Can asymmetrical breasts cause low self-esteem?

How Breast Size Affects Mental Health

As if women weren't already given enough unrealistic beauty standards to live up to, a 2014 study says that if their boobs aren't even enough, their mental health will suffer.

The study, published in the December 2014 issue of "Plastic and Reconstructive Surgery" finds that asymmetrical breasts can have a significant impact on teenage girls' self esteem.

Doctors at Boston Children's Hospital assessed 59 girls between the ages of 12 and 21 whose breasts differed by at least one cup size. When compared to a control group of girls without breast asymmetry, the patients were found to have lower self-esteem and worse emotional well-being than their even-breasted counterparts.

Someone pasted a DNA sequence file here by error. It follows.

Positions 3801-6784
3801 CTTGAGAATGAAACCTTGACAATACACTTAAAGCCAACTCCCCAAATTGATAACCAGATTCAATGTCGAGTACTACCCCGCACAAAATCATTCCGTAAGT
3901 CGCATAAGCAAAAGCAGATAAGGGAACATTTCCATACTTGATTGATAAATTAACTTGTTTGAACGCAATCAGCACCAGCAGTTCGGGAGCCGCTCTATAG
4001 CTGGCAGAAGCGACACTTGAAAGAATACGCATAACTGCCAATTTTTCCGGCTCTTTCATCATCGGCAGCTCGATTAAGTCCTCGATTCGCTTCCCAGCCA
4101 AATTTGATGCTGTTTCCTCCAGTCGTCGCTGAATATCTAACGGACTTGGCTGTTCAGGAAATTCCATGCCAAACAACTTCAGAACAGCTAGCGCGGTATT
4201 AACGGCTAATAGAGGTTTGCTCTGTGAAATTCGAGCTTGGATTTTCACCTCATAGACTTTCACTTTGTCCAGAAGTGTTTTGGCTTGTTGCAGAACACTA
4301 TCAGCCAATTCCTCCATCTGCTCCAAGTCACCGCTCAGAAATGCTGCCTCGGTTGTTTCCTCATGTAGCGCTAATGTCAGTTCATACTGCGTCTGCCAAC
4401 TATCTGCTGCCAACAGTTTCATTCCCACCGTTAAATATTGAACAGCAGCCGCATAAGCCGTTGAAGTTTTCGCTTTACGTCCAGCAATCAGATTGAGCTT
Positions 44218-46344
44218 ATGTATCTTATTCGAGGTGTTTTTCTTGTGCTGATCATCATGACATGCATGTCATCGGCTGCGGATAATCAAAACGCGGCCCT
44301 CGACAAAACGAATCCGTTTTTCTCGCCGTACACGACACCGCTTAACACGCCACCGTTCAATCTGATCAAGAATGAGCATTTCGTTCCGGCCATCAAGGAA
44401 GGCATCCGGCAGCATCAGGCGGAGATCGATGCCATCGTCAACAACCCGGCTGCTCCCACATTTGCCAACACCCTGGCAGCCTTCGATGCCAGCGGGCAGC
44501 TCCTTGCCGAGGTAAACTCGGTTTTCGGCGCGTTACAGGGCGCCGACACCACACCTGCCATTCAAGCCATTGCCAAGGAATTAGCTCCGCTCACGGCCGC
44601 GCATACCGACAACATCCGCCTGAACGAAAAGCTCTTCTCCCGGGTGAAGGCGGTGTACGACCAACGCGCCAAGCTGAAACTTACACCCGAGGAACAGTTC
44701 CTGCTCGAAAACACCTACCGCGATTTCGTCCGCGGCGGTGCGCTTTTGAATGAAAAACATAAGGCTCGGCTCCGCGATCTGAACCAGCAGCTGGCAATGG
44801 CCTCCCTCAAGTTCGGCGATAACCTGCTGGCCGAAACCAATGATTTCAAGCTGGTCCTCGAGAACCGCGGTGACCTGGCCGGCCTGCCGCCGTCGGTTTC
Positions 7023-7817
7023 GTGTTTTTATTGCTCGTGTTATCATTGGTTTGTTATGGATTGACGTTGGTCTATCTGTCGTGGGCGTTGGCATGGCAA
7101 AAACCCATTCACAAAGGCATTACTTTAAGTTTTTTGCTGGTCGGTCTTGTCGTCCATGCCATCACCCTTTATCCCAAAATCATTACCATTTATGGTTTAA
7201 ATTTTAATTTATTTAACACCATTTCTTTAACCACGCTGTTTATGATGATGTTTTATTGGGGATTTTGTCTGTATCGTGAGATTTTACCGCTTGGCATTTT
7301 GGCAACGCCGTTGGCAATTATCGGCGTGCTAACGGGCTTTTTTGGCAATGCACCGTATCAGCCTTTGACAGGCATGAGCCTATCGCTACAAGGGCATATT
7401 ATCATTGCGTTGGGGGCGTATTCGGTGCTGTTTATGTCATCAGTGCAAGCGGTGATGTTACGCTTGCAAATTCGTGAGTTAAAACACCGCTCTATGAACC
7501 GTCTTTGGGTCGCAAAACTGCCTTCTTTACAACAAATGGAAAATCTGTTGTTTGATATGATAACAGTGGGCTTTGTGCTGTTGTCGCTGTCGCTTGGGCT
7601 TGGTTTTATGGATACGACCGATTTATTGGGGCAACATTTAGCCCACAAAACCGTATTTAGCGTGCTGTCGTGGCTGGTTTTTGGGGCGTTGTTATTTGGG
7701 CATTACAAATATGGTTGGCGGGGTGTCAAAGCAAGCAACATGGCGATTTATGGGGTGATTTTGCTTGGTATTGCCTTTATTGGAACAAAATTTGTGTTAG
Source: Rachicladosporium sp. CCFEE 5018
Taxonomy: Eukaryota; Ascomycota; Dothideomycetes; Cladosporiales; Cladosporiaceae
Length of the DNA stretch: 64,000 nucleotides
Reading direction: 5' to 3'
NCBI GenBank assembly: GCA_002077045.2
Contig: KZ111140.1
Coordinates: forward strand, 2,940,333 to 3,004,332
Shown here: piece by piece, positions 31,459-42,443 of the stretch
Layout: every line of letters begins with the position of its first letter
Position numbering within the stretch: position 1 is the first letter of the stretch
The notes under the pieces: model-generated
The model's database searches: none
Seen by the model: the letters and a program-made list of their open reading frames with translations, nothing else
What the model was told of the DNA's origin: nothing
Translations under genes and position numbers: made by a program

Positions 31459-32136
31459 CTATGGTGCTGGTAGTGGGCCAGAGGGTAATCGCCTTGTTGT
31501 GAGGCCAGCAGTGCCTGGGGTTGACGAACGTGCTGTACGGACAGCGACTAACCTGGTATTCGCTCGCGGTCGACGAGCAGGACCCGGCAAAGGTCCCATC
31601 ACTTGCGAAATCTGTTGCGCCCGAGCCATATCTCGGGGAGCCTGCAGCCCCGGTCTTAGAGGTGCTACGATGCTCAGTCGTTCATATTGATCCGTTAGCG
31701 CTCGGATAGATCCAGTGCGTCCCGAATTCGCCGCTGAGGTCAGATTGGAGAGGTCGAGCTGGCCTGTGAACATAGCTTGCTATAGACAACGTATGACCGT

The researchers also paid attention to girls suffering from macromastia, a condition which causes women to have abnormally large breasts, and approximately 40 percent of the girls who participated also suffered from tuberous breast deformity, a condition in which the breasts don't develop normally, according to the Daily Mail.

The study also found that asymmetrical breasts were associated with social issues, but also showed issues with eating and attitude.

One of the study's authors, Dr. Brian Labow, says that early intervention, which includes consultation, support and surgery if necessary, can help reduce the mental health effects of these conditions.

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